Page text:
Frequently Asked Questions
When are Tax Bills Due?
Tax bills must be paid by January 5 to avoid interest charges. Payment by mail must be postmarked by January 5th to avoid interest charges.
When is the listing period?
The regular listing period is January 1 through January 31. During a non reappraisal year, the county commissioners may extend the listing period, not to exceed 30 additional days. North Carolina General Statute 105-287 requires that all persons must annually list property that is subject to taxation.
Individual extensions of time to list for good cause may be granted up to April 15 if applied for during the regular listing period. This authority to grant extensions may be given to the county assessor by the county commissioners.
A 10% penalty, of the total tax levied, will be imposed for failure to list within the required listing period.
Is there any tax relief for senior citizens?
North Carolina excludes from property taxes the greater of twenty-five thousand dollars (25,000) or fifty percent (50%) of the appraised value of a permanent residence owned and occupied by a qualifying owner. A qualifying owner is an owner who meets all of the following requirements as of January 1 preceding the taxable year for which the benefit is claimed:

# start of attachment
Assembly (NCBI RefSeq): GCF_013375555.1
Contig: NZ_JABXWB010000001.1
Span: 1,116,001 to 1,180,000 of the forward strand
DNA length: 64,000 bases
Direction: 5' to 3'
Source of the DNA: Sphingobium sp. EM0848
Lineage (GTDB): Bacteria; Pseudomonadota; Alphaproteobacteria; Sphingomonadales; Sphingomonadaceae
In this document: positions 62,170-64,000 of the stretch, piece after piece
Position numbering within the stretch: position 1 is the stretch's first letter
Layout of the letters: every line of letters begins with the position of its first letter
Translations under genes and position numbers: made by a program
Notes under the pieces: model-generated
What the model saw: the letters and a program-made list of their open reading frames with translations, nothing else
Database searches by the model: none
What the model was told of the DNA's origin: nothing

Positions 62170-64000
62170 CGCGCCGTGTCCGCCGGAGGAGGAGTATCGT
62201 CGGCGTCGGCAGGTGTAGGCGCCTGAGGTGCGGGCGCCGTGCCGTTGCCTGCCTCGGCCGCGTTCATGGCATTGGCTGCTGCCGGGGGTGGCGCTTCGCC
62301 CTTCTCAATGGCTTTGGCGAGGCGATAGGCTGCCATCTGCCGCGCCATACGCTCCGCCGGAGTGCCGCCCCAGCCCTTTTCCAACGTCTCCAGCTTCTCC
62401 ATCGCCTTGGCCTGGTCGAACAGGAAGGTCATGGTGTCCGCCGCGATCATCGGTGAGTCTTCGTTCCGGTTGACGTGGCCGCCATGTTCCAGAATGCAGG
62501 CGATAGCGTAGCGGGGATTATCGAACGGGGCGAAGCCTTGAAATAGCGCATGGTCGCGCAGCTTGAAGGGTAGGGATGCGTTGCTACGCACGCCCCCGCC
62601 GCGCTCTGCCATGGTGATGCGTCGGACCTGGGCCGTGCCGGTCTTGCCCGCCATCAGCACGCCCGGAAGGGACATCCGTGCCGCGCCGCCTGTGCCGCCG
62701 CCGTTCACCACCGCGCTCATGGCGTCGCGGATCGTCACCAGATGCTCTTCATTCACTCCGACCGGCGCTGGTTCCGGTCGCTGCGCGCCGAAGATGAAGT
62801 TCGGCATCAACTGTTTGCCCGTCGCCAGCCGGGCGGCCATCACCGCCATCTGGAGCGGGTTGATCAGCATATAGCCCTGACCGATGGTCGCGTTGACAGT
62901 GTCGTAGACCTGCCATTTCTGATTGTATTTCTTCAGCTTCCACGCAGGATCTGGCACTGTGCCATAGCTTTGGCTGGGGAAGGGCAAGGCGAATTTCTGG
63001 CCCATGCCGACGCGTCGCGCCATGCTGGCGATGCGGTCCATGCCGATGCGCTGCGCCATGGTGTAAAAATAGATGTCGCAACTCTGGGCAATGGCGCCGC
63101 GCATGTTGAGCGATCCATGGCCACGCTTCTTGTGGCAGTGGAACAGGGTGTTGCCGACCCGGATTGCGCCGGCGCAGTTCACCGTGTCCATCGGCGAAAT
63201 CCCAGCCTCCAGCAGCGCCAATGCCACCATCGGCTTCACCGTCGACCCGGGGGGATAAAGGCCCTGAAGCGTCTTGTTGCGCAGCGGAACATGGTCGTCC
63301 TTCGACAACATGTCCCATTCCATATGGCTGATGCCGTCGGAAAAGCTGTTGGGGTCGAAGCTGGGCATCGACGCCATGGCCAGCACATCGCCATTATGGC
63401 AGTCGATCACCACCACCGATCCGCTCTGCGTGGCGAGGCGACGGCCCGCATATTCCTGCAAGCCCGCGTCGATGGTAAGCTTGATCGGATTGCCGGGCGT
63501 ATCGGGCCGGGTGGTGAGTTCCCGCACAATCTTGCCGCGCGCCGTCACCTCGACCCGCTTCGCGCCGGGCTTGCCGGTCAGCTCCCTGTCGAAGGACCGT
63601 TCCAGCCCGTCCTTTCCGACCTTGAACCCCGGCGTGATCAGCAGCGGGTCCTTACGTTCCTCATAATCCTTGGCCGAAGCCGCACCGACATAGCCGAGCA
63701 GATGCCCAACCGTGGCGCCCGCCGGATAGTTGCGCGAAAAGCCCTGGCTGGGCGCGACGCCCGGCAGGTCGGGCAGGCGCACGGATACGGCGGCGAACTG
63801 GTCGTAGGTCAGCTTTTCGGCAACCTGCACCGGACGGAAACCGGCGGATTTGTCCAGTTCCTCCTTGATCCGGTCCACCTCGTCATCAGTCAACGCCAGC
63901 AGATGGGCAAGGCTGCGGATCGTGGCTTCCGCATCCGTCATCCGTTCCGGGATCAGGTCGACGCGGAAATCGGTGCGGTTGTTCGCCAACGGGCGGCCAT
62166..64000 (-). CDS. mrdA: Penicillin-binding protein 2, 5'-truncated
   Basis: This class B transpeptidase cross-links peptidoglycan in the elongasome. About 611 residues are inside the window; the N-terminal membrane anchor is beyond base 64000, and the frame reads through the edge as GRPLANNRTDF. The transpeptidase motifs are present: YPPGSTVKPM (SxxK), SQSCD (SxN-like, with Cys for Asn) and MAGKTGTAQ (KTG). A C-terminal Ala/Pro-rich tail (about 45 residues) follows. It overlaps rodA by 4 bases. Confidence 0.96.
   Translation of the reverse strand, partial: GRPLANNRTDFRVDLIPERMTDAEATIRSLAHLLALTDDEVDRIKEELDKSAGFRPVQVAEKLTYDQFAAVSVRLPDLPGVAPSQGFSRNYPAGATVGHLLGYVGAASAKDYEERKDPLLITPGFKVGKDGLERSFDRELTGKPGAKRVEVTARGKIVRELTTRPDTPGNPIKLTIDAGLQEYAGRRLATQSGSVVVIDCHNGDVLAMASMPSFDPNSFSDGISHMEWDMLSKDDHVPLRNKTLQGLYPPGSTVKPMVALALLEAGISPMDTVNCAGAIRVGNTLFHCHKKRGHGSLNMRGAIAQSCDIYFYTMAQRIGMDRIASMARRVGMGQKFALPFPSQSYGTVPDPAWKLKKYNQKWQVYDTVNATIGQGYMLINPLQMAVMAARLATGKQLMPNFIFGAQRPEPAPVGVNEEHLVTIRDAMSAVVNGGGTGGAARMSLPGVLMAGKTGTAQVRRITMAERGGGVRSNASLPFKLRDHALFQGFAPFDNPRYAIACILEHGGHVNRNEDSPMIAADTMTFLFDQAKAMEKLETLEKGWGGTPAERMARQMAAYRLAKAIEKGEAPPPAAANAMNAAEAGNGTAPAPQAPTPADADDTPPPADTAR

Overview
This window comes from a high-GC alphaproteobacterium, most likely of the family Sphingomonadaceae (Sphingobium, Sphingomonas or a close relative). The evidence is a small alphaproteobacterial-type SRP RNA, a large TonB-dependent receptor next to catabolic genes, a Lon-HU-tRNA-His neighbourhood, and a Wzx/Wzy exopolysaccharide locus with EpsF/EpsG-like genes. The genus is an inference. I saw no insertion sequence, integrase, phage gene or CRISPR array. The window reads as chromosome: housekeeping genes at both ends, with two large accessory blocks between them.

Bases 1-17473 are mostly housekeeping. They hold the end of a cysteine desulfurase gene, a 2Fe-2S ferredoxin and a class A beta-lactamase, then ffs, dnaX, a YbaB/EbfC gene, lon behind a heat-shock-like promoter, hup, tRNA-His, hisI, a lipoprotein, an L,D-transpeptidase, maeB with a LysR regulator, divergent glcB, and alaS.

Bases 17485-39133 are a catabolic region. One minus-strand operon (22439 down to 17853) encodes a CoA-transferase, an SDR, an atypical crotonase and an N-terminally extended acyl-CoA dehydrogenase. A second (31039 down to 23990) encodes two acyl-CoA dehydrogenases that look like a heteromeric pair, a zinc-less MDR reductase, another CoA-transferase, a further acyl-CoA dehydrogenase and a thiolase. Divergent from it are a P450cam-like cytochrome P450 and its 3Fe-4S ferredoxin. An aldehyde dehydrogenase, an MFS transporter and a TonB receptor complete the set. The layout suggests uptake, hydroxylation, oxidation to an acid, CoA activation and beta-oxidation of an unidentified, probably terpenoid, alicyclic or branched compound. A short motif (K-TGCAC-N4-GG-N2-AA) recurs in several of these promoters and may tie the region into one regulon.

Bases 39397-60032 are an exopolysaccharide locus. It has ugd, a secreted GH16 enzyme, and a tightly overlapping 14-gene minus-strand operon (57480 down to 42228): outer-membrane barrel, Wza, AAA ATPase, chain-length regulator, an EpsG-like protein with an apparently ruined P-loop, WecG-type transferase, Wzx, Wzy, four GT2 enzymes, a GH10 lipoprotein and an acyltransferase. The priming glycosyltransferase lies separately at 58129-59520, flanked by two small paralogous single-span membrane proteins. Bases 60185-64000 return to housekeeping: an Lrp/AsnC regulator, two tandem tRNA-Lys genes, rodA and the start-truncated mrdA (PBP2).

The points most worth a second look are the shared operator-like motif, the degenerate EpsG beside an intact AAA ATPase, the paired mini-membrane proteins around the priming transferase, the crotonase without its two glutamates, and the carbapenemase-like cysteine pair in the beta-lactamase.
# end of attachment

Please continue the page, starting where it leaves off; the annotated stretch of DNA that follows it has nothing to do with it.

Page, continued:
(1) Is at least 65 years of age or totally and permanently disabled.
(2) Has an income for the preceding calendar year of not more than $31,500.
(3) Is a North Carolina resident.
Income is defined as the adjusted gross income, as defined in section 62 of the Internal Revenue Code, plus all other moneys received from every source other than gifts or inheritances received from a spouse, lineal ancestor or lineal descendant. For married applicants residing with their spouses, the income of both spouses must be included, whether or not the property is in both names.
Application for Elderly/Disabled, Disabled Veteran, and Circuit Breaker Homestead Exclusions
Certification of Disability for Elderly/Disabled Homestead Exclusion
Certification for Disabled Veteran's Property Tax Exclusion